NEW YORK (Reuters) - Daniel Loeb’s $16 billion Third Point LLC said on Tuesday that the firm’s investments in energy credits drove positive returns during the first half of the year and is devoting over $1 billion to energy corporate credits.
“We came into the year with a short credit portfolio that we reversed sharply in February, getting long over $1B in energy credit,” Third Point said in its latest quarterly letter to clients.
According to the letter, Third Point’s Offshore Fund posted returns of 4.6 percent during the second quarter ended June 30, compared with the Standard & Poor’s 500 which returned 2.5 percent.
Third Point, overseen by Loeb who is one of the industry’s most closely followed investors in part because of his record where he has delivered an average 16 percent return every year since launching his firm in 1996, said the firm reduced “more concentrated long investments” in health care.
Third Point sold out of its stake in Amgen Inc because “we saw better opportunities elsewhere,” the letter said. Third Point also said the firm continued to hold its Allergan stake.
Its largest investment in the portfolio - Baxter International, a global manufacturer and supplier of health care products - has generated a nearly 20 percent internal rate of return (IRR) since its inception last June.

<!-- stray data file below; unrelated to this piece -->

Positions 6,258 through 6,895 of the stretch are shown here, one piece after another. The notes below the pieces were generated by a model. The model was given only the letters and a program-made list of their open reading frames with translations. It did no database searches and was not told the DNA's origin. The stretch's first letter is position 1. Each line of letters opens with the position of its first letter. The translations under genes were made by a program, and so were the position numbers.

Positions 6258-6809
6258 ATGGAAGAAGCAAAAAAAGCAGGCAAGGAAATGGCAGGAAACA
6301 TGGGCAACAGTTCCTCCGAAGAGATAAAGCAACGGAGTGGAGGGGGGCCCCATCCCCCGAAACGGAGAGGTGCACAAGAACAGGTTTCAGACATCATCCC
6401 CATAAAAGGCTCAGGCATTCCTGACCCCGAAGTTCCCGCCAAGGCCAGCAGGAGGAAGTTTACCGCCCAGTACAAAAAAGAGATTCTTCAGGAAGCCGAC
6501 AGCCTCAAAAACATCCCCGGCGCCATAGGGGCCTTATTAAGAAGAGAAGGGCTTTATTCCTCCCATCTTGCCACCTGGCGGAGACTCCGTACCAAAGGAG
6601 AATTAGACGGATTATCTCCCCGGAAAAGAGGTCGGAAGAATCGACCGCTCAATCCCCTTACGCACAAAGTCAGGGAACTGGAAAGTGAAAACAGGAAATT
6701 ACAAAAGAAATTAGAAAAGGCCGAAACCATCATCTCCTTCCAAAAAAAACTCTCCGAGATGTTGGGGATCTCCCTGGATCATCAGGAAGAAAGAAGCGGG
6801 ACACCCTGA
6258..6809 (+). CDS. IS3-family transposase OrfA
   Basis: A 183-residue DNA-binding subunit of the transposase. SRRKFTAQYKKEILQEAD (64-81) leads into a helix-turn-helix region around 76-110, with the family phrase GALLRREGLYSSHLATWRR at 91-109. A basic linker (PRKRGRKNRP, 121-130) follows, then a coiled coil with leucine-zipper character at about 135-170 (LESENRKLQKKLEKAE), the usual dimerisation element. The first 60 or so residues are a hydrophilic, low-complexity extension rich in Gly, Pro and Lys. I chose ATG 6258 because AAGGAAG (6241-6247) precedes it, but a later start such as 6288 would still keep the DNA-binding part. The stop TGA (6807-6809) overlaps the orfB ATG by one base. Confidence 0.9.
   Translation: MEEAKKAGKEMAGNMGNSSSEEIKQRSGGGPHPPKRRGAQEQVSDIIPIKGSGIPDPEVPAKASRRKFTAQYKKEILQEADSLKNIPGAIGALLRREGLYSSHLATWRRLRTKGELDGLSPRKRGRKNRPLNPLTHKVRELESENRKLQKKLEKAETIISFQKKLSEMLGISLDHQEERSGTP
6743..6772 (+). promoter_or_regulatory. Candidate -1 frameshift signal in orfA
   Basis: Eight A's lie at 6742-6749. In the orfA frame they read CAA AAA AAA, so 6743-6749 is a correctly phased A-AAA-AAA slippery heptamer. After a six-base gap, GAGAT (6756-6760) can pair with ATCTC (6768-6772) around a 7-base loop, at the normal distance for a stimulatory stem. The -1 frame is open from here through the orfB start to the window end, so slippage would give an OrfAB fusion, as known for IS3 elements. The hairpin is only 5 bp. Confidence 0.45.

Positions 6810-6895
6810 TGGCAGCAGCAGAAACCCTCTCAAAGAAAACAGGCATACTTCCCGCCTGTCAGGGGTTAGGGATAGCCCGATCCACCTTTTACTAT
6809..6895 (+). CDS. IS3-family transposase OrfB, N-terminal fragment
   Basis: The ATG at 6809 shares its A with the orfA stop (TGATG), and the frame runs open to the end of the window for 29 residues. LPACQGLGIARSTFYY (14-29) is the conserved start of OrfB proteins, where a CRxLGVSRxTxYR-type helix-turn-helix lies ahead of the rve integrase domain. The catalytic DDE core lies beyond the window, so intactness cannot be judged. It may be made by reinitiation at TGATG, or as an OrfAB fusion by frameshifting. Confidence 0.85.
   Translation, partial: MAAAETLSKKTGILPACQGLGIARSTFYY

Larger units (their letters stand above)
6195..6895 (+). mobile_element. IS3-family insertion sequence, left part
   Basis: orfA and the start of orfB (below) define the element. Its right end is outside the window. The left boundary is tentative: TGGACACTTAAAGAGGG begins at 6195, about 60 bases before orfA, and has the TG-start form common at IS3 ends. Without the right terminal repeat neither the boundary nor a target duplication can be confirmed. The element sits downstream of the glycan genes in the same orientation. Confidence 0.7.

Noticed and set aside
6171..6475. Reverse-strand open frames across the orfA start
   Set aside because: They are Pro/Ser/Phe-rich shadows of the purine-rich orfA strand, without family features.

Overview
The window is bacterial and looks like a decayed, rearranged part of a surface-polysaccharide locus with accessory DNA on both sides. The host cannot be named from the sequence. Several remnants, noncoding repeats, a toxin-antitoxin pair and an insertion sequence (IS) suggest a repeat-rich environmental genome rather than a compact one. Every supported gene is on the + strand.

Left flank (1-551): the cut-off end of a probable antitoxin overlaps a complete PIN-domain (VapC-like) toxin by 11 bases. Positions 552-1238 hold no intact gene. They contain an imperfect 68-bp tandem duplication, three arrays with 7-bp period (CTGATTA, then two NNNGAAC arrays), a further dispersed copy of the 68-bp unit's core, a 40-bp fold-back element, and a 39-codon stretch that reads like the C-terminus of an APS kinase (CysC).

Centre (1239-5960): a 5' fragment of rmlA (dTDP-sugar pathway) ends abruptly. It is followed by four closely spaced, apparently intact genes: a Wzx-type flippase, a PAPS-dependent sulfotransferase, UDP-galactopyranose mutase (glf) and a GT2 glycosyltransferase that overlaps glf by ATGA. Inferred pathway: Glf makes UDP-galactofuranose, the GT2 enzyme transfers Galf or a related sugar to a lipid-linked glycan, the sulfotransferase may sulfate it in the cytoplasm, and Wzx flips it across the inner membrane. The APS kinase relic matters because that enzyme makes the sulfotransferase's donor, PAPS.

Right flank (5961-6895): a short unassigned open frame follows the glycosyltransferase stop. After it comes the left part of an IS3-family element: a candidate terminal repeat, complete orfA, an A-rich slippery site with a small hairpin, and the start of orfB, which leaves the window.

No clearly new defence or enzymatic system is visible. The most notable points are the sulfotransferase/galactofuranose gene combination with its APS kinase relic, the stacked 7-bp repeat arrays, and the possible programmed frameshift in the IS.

“Despite this meaningful move in performance, its current size is consistent with our conviction about the company and its leadership and the potential we see for meaningful upside from these levels,” Third Point said.
Third Point has reduced its structured credit book of housing-related bonds from its highs and focused increasingly on new areas of opportunity in consumer lending, the letter said.
“The year’s positive performance reflects contributions from nearly all of the strategies we employ; the top five winners include a constructive long equity position, a sovereign debt investment, high-yield debt investments in energy companies, an event-driven long position, and a short equity position in the pharmaceutical industry,” Third Point said.
Overall, Third Point’s bet on energy credits is paying off handsomely.
Third Point said it sensed a bottom in energy around mid-February, with rumors swirling around Chesapeake’s imminent Chapter 11 filing and another rumor that OPEC was willing to cut production.
“This led oil prices to bottom, finally,” Third Point said.
Third Point said it is currently focused on debt of “companies with high-quality assets and deleveraging catalysts where we can make good returns while limiting downside risk should commodity prices stagnate.”
Reporting by Jennifer Ablan and Svea Herbst-Bayliss; Editing by Leslie Adler, Bernard Orr and Chris Reese